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Welcome to what we’d call “Product Week” on this site. Over the last two weeks, at different recruiting industry events — first our own HRTX at the Yello offices in Chicago and then HR Tech in Vegas — we’ve seen demos of dozens of different talent acquisition-related suites. Now we’re going to start writing about how some of them can benefit you. You might have heard about a few; you may have researched them, and you may even own them. Your specific interaction point to each possibility will be different. Enjoy what you can.
First up is Yello. I should caveat all these that they’re not meant to be hard-hitting, deep-review journalism. They’re just going to discuss the suite. As William Tincup noted at an event at Yello actually, please go talk to your peers and check out more than few review sites to get an idea of the good, the bad, and the ugly. These are more an overview, and some future ones will be tied to the context of how a specific solution works within a current industry problem.
What does Yello do?
Their branding is about being “the perfect complement to your ATS,” which makes a good deal of sense. One thing we consistently heard at HR Tech is that companies feel as if they’re locked into ATS deals for “17-20 years,” (one lady actually said that to us) so they need a way to make the less-than-stellar elements of their ATS work for them. A good example is Taleo, which admittedly was sun-setted by Oracle in many ways. Taleo was a great suite for compliance, which explains why many decision-makers bought it, but some of its features flat-out were terrible (scheduling would be one). Yello is something you could use on top of an ATS to do certain things better.
One of the internal philosophies guiding Yello is that recruitment management teams know certain key metrics — let’s say time to hire — but they don’t necessarily understand where the intervals and bottlenecks in a process occur. Yello helps you sort that out.
Dozens of companies at HR Tech were promoting scheduling options, and that was part of Yello’s new rollout too. They have a scheduling center that’s algorithmically-driven. A recruitment ops coordinator could easily live within this center, figuring out timeframes for interviews, multi-party interviews, etc. It will make your recruiters, hiring managers, and ops people lead much-easier lives. That’s a good thing.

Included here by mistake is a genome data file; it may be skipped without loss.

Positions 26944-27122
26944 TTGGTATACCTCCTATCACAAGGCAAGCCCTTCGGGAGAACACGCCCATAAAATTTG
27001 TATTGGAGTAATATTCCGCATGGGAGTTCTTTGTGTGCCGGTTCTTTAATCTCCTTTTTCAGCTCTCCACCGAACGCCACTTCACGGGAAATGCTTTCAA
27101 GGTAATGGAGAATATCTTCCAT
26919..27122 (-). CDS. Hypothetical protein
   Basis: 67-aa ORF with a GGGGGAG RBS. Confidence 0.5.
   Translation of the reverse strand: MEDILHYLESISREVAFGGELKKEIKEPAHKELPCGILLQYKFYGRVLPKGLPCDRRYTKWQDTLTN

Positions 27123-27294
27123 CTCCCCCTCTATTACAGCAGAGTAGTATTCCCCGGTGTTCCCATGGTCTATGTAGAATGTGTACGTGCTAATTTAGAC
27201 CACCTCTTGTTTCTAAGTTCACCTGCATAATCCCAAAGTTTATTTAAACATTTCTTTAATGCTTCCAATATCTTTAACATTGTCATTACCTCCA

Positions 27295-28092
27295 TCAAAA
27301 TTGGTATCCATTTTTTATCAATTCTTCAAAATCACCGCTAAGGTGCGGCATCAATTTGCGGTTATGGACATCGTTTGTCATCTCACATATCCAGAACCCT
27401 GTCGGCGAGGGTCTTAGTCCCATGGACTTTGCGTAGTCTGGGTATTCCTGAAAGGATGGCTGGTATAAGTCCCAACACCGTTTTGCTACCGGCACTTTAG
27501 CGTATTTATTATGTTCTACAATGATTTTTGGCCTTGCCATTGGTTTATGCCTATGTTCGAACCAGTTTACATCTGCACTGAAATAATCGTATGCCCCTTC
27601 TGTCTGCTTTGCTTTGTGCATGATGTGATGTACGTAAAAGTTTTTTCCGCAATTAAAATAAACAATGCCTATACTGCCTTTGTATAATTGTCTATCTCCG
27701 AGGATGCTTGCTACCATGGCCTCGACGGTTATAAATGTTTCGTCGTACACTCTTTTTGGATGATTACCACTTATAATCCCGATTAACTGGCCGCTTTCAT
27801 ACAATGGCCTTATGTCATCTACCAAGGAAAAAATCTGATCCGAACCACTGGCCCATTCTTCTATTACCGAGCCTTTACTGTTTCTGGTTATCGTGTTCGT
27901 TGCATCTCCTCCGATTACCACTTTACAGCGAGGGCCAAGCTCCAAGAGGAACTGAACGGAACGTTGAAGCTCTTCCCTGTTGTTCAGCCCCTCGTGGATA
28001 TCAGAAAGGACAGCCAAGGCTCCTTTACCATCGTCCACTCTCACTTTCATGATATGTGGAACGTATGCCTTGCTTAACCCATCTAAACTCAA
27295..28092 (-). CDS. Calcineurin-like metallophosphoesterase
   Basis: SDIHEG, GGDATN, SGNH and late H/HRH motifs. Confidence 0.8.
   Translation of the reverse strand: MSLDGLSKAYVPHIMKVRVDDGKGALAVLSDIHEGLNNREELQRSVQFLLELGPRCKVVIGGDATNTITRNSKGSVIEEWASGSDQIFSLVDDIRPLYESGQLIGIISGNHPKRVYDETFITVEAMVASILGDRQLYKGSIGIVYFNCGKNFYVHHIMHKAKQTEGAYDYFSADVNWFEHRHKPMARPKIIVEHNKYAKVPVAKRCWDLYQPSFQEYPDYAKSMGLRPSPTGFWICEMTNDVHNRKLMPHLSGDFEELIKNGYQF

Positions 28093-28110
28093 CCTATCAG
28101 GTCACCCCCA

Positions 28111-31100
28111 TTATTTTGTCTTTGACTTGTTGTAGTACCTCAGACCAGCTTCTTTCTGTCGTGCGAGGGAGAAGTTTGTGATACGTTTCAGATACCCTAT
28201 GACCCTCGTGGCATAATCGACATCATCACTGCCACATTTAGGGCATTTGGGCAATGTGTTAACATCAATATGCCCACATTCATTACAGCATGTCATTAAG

And here’s a good example of how products should be developed: Yello initially rolled out scheduling tools using a color-coded feature, but the majority of users found it confusing. Sometimes, they didn’t know what color meant what. (“Does blue mean the hiring manager is available or not?”) So, they changed system to use blocks, which was much more intuitive for their existing users. Product iteration for the win, right?
“Reduce the human error component”
This is the great promise — and the great fear for human beings — of automating functionality, but it makes sense within the recruiting function. If you have people using 65% of their time on scheduling (which we’ve seen stats around), some of that needs to be done more effectively by a computer. The ultimate goal for the humans? Build more proactive pipelines.
Yello works across these three major buckets:
- Talent Acquisition
- Recruitment Marketing
- Recruitment Operations
And look, admittedly it can feel as if they have too many use cases in some examples. That’s not necessarily a bad thing considering how messed-up hiring is at so many companies, but here’s one thing I thought was cool during our demo. They regularly tell customers that if their focus is video, they should turn elsewhere. Yello has video interviewing capability, for sure, but there are other brands (think HireVue, WePow) out there doing it better. I enjoyed that moment of transparency. About five days after talking to Yello in Chicago, we were on the floor of HR Tech, where everyone tells you they can do everything better than anyone else. That gets exhausting.
So check out Yello — it’s a full, robust suite with great scheduling capabilities that can be a complement to your 84-year ATS contract.
Originally from New York City, Ted Bauer currently lives in Fort Worth, Texas. He's a writer and editor for RecruitingDaily who focuses on leadership, management, HR, recruiting, marketing, and the future of work. His popular blog, The Context of Things, has a simple premise -- how to improve work. Ted has a Bachelors in Psychology from Georgetown and a Masters in Organizational Development from the University of Minnesota. In addition to various blogging and ghost-writing gigs, he's also worked for brands such as McKesson, PBS, ESPN, and more. You can follow Ted on Twitter @tedbauer2003, connect with him on LinkedIn, or reach him on email at [email protected]
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